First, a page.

What to do in Cusco?
Interests, funny activities and relaxing time
This document is for every people who visit Cusco and need what to do in the city.Cusco was once the capital of the Incan empire and is today the capital of the Cusco region and province. Cusco is the center of the Quechua culture, a UNESCO world heritage site, the historical capital of Peru and one of the most visited cities in the country. It receives over 2 million visitors per year, many of which use the city as a base from which to embark upon a trip to Machu Picchu, which lies to the northwest. In this guide we have set out the ultimate line-up of things to do in Cusco city and the sacred valley. There is something here for everyone!
The plaza de Armas is the main square or historic center in Cusco. It is the tourist hub of the city and a great starting point to visit the main sites. The place is surrounded by a number of hotels, restaurants and shops which give it a very lively atmosphere, as well as some noteworthy cathedrals. Another interesting square is the Plaza San Francisco, which is southwest of the historic center.
Cusco Cathedral, Basilica Cathedral of the Assumption of the Virgin, is the mother church of the Roman Catholic Archdiocese of Cusco. It is located on the Plaza de Armas and was built in the early 1600s, and completed in 1654. It is undoubtedly one of the most impressive buildings in Cusco. It is exceedingly pretty by night. The facade is renaissance-style, while the interior is baroque.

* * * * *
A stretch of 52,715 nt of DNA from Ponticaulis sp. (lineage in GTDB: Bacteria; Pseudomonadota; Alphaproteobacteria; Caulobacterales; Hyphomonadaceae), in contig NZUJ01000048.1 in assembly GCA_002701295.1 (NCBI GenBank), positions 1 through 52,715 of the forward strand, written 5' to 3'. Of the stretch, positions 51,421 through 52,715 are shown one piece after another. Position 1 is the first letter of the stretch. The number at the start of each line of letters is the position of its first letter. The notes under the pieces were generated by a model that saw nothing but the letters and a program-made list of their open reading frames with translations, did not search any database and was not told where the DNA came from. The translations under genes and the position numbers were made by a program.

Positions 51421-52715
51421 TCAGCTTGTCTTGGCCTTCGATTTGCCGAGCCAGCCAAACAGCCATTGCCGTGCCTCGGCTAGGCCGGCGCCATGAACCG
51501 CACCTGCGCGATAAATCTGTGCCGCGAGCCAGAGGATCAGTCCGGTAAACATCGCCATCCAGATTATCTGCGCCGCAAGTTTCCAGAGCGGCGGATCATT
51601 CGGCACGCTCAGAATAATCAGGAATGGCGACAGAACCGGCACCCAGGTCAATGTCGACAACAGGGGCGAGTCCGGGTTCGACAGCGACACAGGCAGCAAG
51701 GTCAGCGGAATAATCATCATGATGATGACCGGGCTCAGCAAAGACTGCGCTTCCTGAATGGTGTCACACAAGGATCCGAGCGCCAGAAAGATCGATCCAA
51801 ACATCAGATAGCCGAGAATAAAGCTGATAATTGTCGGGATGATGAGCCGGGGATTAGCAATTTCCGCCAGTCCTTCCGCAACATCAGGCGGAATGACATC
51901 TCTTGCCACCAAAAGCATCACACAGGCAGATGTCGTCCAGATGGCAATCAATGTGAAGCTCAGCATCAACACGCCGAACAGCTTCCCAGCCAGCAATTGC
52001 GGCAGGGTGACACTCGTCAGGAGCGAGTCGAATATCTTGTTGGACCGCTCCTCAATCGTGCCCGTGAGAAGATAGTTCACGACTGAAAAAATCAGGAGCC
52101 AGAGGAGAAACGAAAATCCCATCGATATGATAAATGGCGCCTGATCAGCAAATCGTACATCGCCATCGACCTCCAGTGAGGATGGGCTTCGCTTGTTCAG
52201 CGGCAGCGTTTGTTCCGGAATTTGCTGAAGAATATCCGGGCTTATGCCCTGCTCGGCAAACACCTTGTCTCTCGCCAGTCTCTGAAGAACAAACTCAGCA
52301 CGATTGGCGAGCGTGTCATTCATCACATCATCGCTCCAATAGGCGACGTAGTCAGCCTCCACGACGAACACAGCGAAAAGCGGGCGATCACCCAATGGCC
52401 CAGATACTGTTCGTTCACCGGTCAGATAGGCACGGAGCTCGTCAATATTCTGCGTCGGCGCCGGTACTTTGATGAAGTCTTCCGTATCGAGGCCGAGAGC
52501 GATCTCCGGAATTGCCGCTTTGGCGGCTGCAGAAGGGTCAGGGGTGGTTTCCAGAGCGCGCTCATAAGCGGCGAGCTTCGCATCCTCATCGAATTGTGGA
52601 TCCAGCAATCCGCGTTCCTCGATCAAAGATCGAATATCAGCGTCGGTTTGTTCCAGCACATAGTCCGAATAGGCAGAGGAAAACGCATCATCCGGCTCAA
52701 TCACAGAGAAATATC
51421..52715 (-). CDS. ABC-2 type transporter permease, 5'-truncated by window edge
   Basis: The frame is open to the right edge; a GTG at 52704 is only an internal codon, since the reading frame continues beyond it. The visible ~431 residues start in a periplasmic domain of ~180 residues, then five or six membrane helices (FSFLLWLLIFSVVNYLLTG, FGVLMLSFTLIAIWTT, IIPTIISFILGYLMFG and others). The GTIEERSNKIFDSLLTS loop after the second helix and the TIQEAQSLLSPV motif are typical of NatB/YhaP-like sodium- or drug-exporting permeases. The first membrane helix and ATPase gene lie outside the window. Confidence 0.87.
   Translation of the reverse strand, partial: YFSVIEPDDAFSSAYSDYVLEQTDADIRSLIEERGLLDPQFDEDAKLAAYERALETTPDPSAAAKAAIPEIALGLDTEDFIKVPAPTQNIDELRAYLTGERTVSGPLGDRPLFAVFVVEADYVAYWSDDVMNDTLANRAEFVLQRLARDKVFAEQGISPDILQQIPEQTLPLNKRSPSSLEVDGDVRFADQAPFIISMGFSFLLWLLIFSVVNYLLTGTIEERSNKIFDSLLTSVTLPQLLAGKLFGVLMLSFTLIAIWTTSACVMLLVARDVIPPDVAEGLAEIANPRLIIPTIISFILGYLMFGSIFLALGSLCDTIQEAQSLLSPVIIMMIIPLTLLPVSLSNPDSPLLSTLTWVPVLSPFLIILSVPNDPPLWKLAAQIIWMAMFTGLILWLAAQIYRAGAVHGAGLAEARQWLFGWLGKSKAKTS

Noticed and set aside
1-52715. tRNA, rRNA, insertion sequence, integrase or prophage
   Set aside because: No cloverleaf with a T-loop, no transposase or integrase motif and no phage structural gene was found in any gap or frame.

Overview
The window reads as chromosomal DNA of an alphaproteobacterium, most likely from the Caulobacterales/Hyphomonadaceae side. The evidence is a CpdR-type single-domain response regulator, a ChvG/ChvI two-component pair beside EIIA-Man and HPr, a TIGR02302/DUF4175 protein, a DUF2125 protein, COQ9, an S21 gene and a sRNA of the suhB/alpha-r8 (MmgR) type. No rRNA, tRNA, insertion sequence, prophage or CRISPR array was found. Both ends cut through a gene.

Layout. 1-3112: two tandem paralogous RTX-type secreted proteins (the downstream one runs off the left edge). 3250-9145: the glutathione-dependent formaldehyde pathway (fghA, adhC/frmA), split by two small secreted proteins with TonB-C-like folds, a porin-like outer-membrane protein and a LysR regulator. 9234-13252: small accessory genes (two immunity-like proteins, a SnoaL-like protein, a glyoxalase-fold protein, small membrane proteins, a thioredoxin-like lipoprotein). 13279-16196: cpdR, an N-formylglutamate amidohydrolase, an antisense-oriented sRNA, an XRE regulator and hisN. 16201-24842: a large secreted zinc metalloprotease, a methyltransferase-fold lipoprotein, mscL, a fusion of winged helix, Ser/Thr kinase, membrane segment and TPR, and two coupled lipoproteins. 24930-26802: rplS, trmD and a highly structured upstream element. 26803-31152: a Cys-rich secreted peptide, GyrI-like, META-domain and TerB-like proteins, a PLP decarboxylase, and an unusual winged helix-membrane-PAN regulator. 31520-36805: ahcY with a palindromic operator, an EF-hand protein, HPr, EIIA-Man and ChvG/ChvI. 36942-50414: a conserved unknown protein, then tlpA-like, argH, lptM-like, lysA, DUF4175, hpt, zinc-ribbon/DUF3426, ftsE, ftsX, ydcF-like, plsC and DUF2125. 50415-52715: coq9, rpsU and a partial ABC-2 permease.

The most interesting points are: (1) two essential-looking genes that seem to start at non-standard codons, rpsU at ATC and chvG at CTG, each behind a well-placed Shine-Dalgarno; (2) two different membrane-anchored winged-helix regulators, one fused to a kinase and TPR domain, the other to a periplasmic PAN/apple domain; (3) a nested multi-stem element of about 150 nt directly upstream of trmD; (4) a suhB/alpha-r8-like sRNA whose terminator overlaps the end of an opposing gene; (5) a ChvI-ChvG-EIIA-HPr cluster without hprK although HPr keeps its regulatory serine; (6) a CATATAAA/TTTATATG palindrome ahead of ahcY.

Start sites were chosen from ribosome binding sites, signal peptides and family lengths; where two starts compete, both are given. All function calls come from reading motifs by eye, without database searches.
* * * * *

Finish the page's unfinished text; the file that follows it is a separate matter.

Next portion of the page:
Within are elaborately-carved wooden altars that are covered with gold leaf. There is much engraved silverwork in addition to an exquisite collection of paintings of which a number are by masters. Photography is not permitted, in contrast to most cathedrals, which are all-too-proud of their art. The Iglesia del Triunfo (Church of Triumph) and Iglesia de la Compania de Jesus (Church of the Society of Jesus) are adjacent to Cusco Cathedral and also worth visiting.
Qorikancha (which means ‘enclosed place’ in Quechua) used to be the most important temple in the Inca Empire. The temple was dedicated to the Sun God (Inti) and was very ornately decorated, with gold walls, floors and statues. When the Spanish discovered it they were amazed by its opulence.
Unfortunately, most of the gold was used to ‘pay’ the Spanish, who had placed a ransom on the life of the Inca Emperor, Atahualpa. The Spanish eventually demolished Qurikancha and built the Church of Santo Domingo on these foundations. Today one can still see Inca walls within the Church. There is a small charge to enter the church, which is situated just off the Plaza de Armas.
One of the better to visit in Cusco is the district of San Blas, a funky place with unique cafés and some of the most interesting shops in all of Peru. It is the artisanal center of Cusco, where shop owners can be observed executing their craft. A custom-made piece makes for a fantabulous gift for a loved one or, in case you needed an excuse, yourself. There are many slopes and stairs in San Blas, which might be tiring on your first day unless you opt for a taxi.
If you only do one thing in Cusco make sure you go to San Pedro market. This will be one of the most colorful, vibrant and eye-opening experiences of your life. The market is segmented into various sections that range from fresh food and produce (fruit, vegetables, meats, cheeses, breads etc...) through to local textile stores, juice stores and pop-up restaurants.